often only blocks apart.com model. The setup costs are very small compared to traditional silkscreen printing. Even with these gaudy growth numbers. performing periodic online pass/fail quality checks. There is strong and con- vincing evidence of a continuing trend: Americans are gravitating toward Internet purchasing. we are confident that by targeting this demographic we are placing babyyourway. essentially a large inkjet printer with textile capability. the order number will be attached to the apparel. and (2) those that sell specialty items that customers aren’t likely to find in local stores. Catalog sales have been very successful for some ventures. After all. only a tiny segment of these markets is needed in order for Babyyourway. but the success of Babyyourway. Internet sales as a whole still comprise only 2 percent of retail sales. The print tender will load apparel onto the printer’s blanket based on the queue generated the day before by the master printer. Development & Production Production. The strongest growth will be in the large and affluent 45 to 64 age group. On the sur- face this data may seem discouraging. children are the users of our products and their population growth will be flat. the master printer will set up for the next day by uploading patterns into the machine’s software. online sales will increase another 20 percent in 2005. Babyyourway.com in the best position to take advantage of growth opportunities in our customer base. we also believe that Babyyourway. and according to Forrester Research predictions. From 2000 to 2010. Since parents and grandparents with disposable incomes are our target cus- tomers. We believe consumers will be delighted with the results since our unique digital printing technology chemically fuses the ink with the fabric molecules for superior feel and durability. The tender will also be responsible for offloading the printed apparel. the population of the United States will grow 10 percent. As orders are received from the Web site.com depends on the people whose names appear on the credit cards. This encouraging market growth was a significant factor in our decision to focus initially on an online delivery of our babyyourway. Internet retail sales alone increased from about $20 billion in 1999 to $141 billion in 2004. 2004’s numbers are a 24 percent increase over 2003’s. somewhat like a department store price tag. This method is far superior to both silkscreen- ing and heat transfer. As each shirt (bib. The Business Plan 189 year. At any stage in the process the clothing can be checked against the order in the computer. The 5 to 19 and 19 to 24 age groups won’t grow at all. The master printer will always be working on the next day’s production. the baby boomers. Digital printing technology. indicating that there is plen- ty of room to run in this expanding market. is the only way to make individually customized printing economically feasible. and bringing any question- able results to the master printer. Many compa- nies use the Internet merely as a resource for sharing product specifications and messaging. Due to a relatively small initial capital investment. In addition to leveraging the rapid growth in the Internet retail landscape. which will grow 30 percent. sim- ply as a way to entice customers into their bricks-and-mortar locations.com’s production will revolve around the DuPont Artistri digital printer.com to generate the cash flow necessary to survive and flourish. onesie) is loaded. Initial expenses will be high for obtaining this incoming material inventory. A logistics employee will take the printed apparel to shipping . Materials will be received by logistics personnel and racked in the incoming material warehouse.com targets a rapidly growing market. The marketers that have succeeded with clothing sales over the Internet have fallen primarily into one of two groups: (1) those that sell standard items customers are already familiar with. The production process begins with the purchase of raw apparel.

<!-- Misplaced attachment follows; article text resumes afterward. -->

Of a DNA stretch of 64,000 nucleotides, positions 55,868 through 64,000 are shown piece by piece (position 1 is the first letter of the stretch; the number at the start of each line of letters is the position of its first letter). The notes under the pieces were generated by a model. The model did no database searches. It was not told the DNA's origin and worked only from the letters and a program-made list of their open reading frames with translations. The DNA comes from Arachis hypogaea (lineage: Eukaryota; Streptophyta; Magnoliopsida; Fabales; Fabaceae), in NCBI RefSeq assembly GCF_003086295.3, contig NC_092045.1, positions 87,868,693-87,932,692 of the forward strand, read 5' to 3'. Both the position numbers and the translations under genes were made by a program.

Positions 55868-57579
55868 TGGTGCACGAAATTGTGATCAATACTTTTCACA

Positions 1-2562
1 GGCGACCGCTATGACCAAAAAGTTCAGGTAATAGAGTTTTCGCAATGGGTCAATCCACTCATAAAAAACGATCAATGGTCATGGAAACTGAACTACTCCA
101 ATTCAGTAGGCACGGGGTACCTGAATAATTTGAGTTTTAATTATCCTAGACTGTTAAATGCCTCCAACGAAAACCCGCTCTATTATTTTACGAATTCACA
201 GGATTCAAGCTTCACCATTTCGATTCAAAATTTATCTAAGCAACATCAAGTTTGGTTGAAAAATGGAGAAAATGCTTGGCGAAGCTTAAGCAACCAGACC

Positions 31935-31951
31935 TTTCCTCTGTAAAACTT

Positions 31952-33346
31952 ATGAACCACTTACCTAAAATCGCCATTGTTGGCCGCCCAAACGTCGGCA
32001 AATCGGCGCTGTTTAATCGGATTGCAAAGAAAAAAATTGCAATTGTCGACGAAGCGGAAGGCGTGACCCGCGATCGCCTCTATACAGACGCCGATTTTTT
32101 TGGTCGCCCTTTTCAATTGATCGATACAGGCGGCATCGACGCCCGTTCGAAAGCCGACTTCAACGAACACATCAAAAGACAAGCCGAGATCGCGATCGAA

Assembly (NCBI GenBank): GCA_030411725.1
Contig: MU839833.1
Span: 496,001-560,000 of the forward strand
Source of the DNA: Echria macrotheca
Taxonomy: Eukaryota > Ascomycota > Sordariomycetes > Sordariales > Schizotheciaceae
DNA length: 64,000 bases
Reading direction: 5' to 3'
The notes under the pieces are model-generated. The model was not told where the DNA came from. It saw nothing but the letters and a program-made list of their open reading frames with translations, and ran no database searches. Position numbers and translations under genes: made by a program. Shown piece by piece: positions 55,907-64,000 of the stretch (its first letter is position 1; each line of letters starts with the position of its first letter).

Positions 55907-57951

All maintenance will be handled during downtime by the master printer and printer tender per DuPont guidelines. Engineering will also be contracted out on a project-by-project basis. such as metallics. industrial engineering concepts. This will include testing new inks. As Babyyourway.190 ENTREPRENEURSHIP where it will be packed. New Technology efforts will start small and ramp up over the five-year planning horizon. See Appendix B for additional details regarding projected production requirements. and shipped via FedEx or UPS. Extensive overhauls will be contracted out to the DuPont Company. ink suppliers. and 3) New Technology. The shipping department will be respon- sible for completing the order by emailing the tracking number and shipment date to the cus- tomer’s email address and by closing out record keeping in Babyyourway’s computer system. It is a process of trying out various different options that suppliers (apparel manufactur- ers. Babyyourway. This R&D effort is dedicated to ensuring that we choose and optimize the best possible equipment. This is not breakthrough work. trying out new apparel products from suppliers. These are 1) Process Improvement. 2) Ink Effects.com profitable as quickly as possible by minimizing costs. Quality control will be handled by the master printer. relatively low effort will be directed at trying out incremental improve- ments with the equipment and suppliers we have.com grows. who will check a random sample of products for color match. The should result in an optimized process and an intimate knowledge of the process and equipment for all manufacturing personnel. It is fully expected that capacity and the need to innovate will dictate new equipment purchases no later than Year 7. This repre- sents the bulk of our efforts during our early years and is focused on making Babyyourway. addressed.com will not yet have the resources necessary to drive breakthrough results alone. In contrast. DuPont) have to offer so that we can stay abreast of the current best products and processes in the field. and Raw Materials. Training will be handled by DuPont as part of the Artistri’s purchase price. though certification may not be sought due to expense and the fact that it has little perceived value in the B2C marketplace. . and the importance of each will vary over time. The precise order for the apparel can be referred to in the computer if there are questions. additional ISO 9000 principles will be implement- ed. and scanning trade shows and other events looking for the next big thing. This is truly breakthrough work and it will require smart partnerships with experts in the field. opacity. R&D at Babyyourway. The methodologies used will be DOX experimentation. and other measures recommended by the DuPont Company for users of their equipment. Development. and process control creation. All quality results will be tracked with Quality Windows or equivalent software. Process improvement will focus on optimizing the manufacturing and design process to get the most efficiency out of our resources. The primary methodology employed here is the industrial experiment wherein new items are tested under controlled con- ditions and the results scrupulously measured to determine the impact. etc.com from the competition and create a sustainable competitive advantage. Efforts here will include working with DuPont to be a test bed for their ideas where possible. Finally. These efforts will be focused on breakthrough results to differentiate Babyyourway. Matching the shirt number to the invoice number will also be done at this point. working with local univer- sity student resources to create new possibilities from our existing equipment. dot gain. thereby allowing trends to be monitored before they become problems.com will be focused in three separate areas. Orders will be traced through the process from raw material to shipment using commercially available produc- tion software. a constant.